Given new experiments starting up and on the horizon, and the vastly increasing data volumes even at small experiments, the Nuclear Physics community has in recent years been thinking about the next generation of data processing and analysis workflows that will maximize the science output. One context for this discussion has been a series of workshops, “Future Trends in Nuclear Physics Computing”. The workshop series has been initiated by Jefferson Lab and is connected to the monthly "Software & Computing Round Table" that is jointly organized by Brookhaven National Laboratory, the HEP Software Foundation, and Jefferson Lab.
The design and development of software & computing constitute a cornerstone for the future success of the Nuclear Physics program. "Future Trends in Nuclear Physics Computing" will serve as a forum to discuss priorities for design and development as input for a community white paper to inform the next Long Range Plan for Nuclear Science. Each day of the workshop will have a theme to frame the discussion: "Where are we as a community?", "How can we make analysis easier?", "How can we scale up and down computing?".
The third workshop was held online in 2020 with 207 participants. We focussed on the Nuclear Physics software & computing community itself. We identified what is unique about our community and discussed how we could strengthen common efforts and chart a path for software & computing in Nuclear Physics for the next ten years.
The second workshop in 2017 with 56 participants started with an afternoon symposium on forward-looking topics, followed by 2.5 days of plenary talks and discussions. We examined our hardware and software strategy at a time horizon of ten years. Our goal was to work towards the definition of a common vision for software & computing in Nuclear Physics, and to recommend future directions for development. In our discussions, we adopted a data perspective and focussed on three areas: resource management and the interplay of I/O; compute and storage; machine learning for enhancing scientific productivity and appropriate task-based approaches; software portability, reusability and common infrastructure components.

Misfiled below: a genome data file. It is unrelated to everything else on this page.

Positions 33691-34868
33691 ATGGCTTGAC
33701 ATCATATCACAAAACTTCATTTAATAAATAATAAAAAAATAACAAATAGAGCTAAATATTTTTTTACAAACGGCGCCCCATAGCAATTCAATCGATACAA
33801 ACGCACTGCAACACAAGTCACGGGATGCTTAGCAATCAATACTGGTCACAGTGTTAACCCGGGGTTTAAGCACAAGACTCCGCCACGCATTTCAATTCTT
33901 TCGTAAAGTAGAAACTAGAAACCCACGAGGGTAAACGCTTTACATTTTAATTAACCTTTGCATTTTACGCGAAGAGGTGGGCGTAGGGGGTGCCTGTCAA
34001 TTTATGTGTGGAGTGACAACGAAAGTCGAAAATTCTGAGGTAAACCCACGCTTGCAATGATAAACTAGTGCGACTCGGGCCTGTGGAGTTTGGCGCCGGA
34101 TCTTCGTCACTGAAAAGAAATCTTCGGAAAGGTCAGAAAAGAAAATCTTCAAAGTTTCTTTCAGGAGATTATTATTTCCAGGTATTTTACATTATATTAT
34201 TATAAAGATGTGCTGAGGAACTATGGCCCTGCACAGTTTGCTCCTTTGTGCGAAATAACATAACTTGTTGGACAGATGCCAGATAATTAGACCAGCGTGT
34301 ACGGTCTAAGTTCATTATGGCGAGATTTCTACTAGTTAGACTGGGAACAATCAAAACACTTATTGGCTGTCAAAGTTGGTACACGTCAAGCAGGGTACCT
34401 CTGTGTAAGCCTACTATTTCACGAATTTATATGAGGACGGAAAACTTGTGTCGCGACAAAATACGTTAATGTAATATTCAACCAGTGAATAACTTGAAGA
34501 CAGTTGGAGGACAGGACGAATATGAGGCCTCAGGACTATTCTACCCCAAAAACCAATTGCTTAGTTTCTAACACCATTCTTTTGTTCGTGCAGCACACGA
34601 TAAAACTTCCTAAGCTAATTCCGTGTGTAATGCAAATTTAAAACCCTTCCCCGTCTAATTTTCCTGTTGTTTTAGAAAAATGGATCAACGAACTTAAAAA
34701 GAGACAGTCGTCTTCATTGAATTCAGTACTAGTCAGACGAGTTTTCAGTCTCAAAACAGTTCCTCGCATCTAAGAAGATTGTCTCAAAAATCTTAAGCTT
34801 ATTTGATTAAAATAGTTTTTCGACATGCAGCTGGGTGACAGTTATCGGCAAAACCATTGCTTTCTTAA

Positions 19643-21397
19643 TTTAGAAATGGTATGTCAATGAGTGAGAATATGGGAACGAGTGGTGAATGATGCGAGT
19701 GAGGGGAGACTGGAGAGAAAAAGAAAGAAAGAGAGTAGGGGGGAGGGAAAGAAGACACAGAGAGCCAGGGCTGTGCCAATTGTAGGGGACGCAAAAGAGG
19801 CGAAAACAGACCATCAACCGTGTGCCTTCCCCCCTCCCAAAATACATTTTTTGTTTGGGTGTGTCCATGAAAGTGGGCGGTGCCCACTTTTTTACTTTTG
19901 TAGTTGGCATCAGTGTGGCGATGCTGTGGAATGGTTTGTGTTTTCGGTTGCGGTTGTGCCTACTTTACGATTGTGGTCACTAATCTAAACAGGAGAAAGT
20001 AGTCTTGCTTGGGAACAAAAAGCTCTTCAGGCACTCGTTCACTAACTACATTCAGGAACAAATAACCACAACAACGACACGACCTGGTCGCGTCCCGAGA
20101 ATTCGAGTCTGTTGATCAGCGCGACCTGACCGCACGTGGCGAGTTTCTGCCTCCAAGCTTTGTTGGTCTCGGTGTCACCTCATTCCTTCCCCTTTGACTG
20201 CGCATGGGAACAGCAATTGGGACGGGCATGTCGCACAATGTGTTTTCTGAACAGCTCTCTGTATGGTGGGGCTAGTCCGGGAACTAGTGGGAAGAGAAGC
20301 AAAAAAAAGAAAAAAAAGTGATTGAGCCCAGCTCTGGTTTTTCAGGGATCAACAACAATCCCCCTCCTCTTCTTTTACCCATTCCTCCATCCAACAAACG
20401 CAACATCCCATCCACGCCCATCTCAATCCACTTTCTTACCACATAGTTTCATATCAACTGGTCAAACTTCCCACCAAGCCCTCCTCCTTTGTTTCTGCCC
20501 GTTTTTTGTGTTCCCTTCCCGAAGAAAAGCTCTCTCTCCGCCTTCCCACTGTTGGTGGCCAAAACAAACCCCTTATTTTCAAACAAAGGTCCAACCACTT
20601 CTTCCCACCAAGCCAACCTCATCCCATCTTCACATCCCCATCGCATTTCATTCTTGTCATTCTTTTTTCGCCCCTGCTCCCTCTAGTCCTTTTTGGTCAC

In the first workshop in 2016 with 77 participants, we discussed trends in scientific computing and collected ideas on how to improve analysis workflows at existing Nuclear Physics programs, as well as to work towards analysis techniques and tools for future projects like the Electron-Ion Collider. We reviewed best practices in scientific computing and the future development of analysis techniques and tools, and we examined how future software & computing trends like big data or machine learning could improve productivity at existing or future experiments.